What a vote means

The Compass - - EDITORIAL - An­drew Robin­son is The Com­pass’ ed­i­tor. He can be reached at ed­i­tor@cbn­com­pass.ca.

It was an in­ter­est­ing thought to throw out there, and not out­side the realm of pos­si­bil­i­ties judg­ing from how this provin­cial elec­tion cam­paign is go­ing.

Tele­gram po­lit­i­cal re­porter James McLeod tweeted a while back that a full 40-per­son Lib­eral sweeps of the House of As­sem­bly would be prefer­able to an op­po­si­tion with one or two mem­bers.

Be­fore you ac­cuse him of be­ing a par­ti­san muck­raker (should note McLeod takes pride in not vot­ing to avoid bias), what McLeod was look­ing to point out was a sweep might com­pel gov­ern­ment to take a se­ri­ous look at how non-func­tional the leg­is­la­ture is.

Folks like McLeod who sit through sit­tings of the house have a unique per­spec­tive on th­ese sorts of is­sues. When the house is in ses­sion, de­bates tend not to amount to much in terms of shar­ing im­por­tant news with the pop­u­lace or in­flu­enc­ing the de­ci­sions of a ma­jor­ity gov­ern­ment. It’s more about chest-puff­ing, back­slap­ping, and find­ing rea­sons to ap­pear in­dig­nant.

That doesn’t sug­gest an op­po­si­tion lacks im­por­tance. It’s their job to hold the gov­ern­ing party ac­count­able to the pub­lic. Op­po­si­tion MHAs are more of­ten will­ing to speak with me­dia about trou­bling is­sues and can help bring to light prob­lems within gov­ern­ment.

With that in mind, it’s a lit­tle dis­con­cert­ing to see there’s an hon­est chance the Pro­gres­sive Con­ser­va­tives and NDP could be left with no seats.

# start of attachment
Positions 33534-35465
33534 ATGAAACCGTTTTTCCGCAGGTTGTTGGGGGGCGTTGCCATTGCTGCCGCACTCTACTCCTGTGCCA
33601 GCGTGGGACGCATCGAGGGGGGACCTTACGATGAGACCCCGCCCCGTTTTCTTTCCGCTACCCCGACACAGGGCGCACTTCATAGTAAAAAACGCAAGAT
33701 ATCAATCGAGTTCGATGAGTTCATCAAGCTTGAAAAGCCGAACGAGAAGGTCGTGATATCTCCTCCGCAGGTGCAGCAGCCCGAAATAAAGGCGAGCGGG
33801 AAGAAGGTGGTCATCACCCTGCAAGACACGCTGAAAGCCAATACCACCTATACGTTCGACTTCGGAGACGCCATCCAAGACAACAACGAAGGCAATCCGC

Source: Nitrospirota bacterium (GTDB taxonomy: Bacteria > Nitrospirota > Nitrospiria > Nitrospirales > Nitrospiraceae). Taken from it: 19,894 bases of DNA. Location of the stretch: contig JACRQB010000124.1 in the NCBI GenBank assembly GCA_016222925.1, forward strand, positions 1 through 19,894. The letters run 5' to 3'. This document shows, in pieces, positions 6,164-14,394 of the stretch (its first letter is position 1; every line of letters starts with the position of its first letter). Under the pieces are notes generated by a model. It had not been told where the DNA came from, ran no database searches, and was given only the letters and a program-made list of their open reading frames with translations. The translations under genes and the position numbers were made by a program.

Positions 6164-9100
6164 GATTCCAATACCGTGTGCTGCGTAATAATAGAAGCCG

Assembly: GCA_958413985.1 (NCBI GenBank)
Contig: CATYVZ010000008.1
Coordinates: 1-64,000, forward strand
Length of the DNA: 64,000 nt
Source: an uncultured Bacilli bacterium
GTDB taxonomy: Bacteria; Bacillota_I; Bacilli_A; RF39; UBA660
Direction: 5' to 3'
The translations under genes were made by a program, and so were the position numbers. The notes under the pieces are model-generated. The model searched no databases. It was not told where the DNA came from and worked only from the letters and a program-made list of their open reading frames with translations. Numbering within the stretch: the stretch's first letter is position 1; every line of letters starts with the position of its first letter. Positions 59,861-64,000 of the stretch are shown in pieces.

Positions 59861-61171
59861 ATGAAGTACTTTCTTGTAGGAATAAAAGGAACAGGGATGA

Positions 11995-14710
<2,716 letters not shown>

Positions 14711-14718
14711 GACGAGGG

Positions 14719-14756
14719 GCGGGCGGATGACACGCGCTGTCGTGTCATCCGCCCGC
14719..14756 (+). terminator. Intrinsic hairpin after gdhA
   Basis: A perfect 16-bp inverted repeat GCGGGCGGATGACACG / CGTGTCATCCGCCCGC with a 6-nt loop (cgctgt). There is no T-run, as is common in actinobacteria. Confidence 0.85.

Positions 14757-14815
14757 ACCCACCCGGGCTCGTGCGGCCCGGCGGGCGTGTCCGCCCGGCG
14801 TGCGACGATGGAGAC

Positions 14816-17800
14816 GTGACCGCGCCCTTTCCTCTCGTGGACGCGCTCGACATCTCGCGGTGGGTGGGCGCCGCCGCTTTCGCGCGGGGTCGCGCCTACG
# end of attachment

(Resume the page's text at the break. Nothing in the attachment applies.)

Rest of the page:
Just last week, a pair of Aba­cus Data polls sug­gested Premier Paul Davis and prom­i­nent PC cab­i­net min­is­ter Steve Kent are both in trou­ble. A poll for NDP leader Earle McCurdy’s St. John’s dis­trict in­di­cated he has vir­tu­ally no shot of get­ting elected as an MHA.

This sort of data paints a grim pic­ture for can­di­dates not knock­ing on doors for the Lib­er­als.

It’s great to have the power to par­tic­i­pate in a demo­cratic elec­tion — not all peo­ple in the world can say the same. For supporters of the par­ties that are not an­tic­i­pated to form the next gov­ern­ment, it would be wise to make sure you get out to cast your ballot. Oth­er­wise, the House of As­sem­bly will be­come an echo cham­ber.

As for the provin­cial Lib­er­als, they’d do well to fol­low the lead of Prime Min­is­ter Justin Trudeau. The fed­eral Lib­er­als are propos­ing to in­ves­ti­gate elec­toral re­form. Pref­er­en­tial bal­lots and pro­por­tional rep­re­sen­ta­tion will likely be up for dis­cus­sion.

Elec­toral re­form mer­its at­ten­tion in this prov­ince, be­cause a House of As­sem­bly with no op­po­si­tion to speak of hardly sounds like the will of the peo­ple.

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